Title:
Disable write back on atomic reserved line in a small cache system
Kind Code:
A1


Abstract:
The present invention provides for managing an atomic facility cache write back state machine. A first write back selection is made. A reservation pointer pointing to the reserved line in the atomic facility data array is established. A next write back selection is made. An entry for the reservation point for the next write back selection is removed, whereby the valid reservation line is precluded form being selected for the write back. This prevents a modified command from being invalidated.



Inventors:
Kim, Roy Moonseuk (Austin, TX, US)
Okawa, Yasukichi (Kawasaki, JP)
Truong, Thuong Quang (Austin, TX, US)
Application Number:
10/875953
Publication Date:
12/29/2005
Filing Date:
06/24/2004
Assignee:
International Business Machines Corporation (Armonk, NY, US)
Sony Computer Entertainment Inc. (Tokyo, JP)
Primary Class:
Other Classes:
711/143, 711/E12.075, 712/E9.033, 712/E9.048
International Classes:
G06F9/312; G06F12/00; G06F12/12; G06F12/08; (IPC1-7): G06F12/00
View Patent Images:
Related US Applications:



Primary Examiner:
WANG, VICTOR W
Attorney, Agent or Firm:
Gregory W. Carr (Dallas, TX, US)
Claims:
1. A method of managing an atomic facility cache write back controller, comprising: establishing a reservation pointer pointing to the reserved line in the atomic facility data array; making a write back selection; and removing an entry for the reservation point for the write back selection whereby the reservation line is precluded form being selected for the write back.

2. The method of claim 1, wherein making a write back selection further comprises employing a victim entry selection function.

3. The method of claim 2, wherein the victim entry selection function comprises a least recently used algorithm.

4. A system for performing a write back to a cache, comprising: an atomic facility cache having an atomic facility cache data array; a reservation pointer configured to point to a reserved line in the atomic facility cache data array; a victim entry selection mechanism configured to making a next write back selection, wherein the victim entry selection mechanism is further configured so that reservation line is precluded from being selected for the write back when valid write back entry is being selected.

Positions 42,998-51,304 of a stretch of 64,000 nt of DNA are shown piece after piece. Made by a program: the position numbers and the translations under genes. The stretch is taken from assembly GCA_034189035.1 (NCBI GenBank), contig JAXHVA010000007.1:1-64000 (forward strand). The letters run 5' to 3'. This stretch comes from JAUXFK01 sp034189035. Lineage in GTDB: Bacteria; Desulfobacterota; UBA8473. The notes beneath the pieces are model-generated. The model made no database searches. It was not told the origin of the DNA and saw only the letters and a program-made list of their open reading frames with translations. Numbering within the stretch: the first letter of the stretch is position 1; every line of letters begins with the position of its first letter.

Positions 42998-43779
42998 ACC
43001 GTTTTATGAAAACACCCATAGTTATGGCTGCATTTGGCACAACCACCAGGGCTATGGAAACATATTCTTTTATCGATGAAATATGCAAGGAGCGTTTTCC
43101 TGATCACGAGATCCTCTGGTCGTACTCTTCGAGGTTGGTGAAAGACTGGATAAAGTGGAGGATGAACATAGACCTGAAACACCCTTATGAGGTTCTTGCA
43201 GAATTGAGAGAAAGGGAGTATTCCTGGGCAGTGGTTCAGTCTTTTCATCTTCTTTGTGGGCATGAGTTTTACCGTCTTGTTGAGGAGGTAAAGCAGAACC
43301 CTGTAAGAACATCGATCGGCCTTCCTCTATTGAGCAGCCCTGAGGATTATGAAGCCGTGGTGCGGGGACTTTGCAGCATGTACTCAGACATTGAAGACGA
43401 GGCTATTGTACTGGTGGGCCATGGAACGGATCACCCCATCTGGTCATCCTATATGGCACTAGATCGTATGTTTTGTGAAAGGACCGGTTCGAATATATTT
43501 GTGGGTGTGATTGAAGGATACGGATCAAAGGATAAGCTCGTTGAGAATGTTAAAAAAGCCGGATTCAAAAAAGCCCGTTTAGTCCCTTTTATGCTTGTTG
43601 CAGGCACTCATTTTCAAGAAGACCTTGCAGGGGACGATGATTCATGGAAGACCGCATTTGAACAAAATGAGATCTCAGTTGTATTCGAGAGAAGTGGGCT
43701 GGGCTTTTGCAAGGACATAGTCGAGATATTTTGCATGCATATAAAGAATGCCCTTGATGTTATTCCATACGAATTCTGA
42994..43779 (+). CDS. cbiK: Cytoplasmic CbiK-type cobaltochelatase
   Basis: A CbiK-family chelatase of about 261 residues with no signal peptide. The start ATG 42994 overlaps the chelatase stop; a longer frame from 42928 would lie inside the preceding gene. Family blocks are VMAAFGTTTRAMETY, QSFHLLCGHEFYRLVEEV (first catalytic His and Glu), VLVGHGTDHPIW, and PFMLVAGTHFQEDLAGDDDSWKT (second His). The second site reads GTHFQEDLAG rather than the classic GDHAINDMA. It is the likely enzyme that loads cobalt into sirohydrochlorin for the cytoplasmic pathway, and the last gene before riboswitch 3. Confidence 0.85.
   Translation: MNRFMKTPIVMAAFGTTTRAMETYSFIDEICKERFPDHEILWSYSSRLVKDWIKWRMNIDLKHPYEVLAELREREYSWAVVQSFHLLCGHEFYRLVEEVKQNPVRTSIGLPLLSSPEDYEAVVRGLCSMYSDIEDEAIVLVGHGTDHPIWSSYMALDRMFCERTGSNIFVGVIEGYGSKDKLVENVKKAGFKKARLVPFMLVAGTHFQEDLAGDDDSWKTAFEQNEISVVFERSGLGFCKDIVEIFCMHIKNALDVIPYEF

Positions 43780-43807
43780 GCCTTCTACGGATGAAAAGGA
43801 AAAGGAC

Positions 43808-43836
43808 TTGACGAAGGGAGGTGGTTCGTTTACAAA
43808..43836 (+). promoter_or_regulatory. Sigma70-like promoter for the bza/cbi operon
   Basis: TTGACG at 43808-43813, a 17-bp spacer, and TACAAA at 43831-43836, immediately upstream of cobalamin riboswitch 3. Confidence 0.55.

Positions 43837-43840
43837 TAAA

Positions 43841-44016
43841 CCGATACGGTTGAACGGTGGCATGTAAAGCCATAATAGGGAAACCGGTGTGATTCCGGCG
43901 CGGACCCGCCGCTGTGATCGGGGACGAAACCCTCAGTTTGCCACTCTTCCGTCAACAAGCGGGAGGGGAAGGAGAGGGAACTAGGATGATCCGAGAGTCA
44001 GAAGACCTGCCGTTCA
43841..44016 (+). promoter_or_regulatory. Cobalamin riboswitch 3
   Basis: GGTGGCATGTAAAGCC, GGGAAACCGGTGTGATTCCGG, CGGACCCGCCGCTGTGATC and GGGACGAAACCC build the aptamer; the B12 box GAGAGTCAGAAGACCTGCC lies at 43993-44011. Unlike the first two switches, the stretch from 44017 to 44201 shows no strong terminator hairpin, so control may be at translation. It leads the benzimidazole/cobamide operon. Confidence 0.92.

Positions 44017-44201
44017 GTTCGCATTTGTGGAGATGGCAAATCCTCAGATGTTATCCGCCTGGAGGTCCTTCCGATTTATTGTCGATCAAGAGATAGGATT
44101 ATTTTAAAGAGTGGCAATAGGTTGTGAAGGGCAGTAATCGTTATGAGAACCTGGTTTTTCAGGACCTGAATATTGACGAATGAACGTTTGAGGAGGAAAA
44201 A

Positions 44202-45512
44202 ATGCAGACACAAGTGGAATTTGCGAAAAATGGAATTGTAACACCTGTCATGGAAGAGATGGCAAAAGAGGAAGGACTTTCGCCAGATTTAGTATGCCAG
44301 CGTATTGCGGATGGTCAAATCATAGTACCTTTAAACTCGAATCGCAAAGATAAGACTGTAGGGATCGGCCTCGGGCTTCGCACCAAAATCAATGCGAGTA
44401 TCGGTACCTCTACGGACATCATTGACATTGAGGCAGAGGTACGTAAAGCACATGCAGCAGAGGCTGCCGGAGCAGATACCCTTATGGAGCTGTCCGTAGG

5. A computer program product for managing an atomic facility cache write back controller, the computer program product having a medium with a computer program embodied thereon, the computer program comprising: computer code for establishing a reservation pointer pointing to the reserved line in the atomic facility data array; computer code for making a write back selection; and computer code for removing an entry for the reservation point for the write back selection whereby the valid reservation line is precluded form being selected for the write back.

6. A processor for managing an atomic facility cache write back controller, the processor including a computer program comprising: computer code for establishing a reservation pointer pointing to the reserved line in the atomic facility data array; computer code for making a write back selection; and computer code for removing an entry for the reservation point for the write back selection whereby the valid reservation line is precluded form being selected for the write back.

Description:

TECHNICAL FIELD

The invention relates generally to the field of computer systems and, more particularly, to small cache systems in microprocessors.

BACKGROUND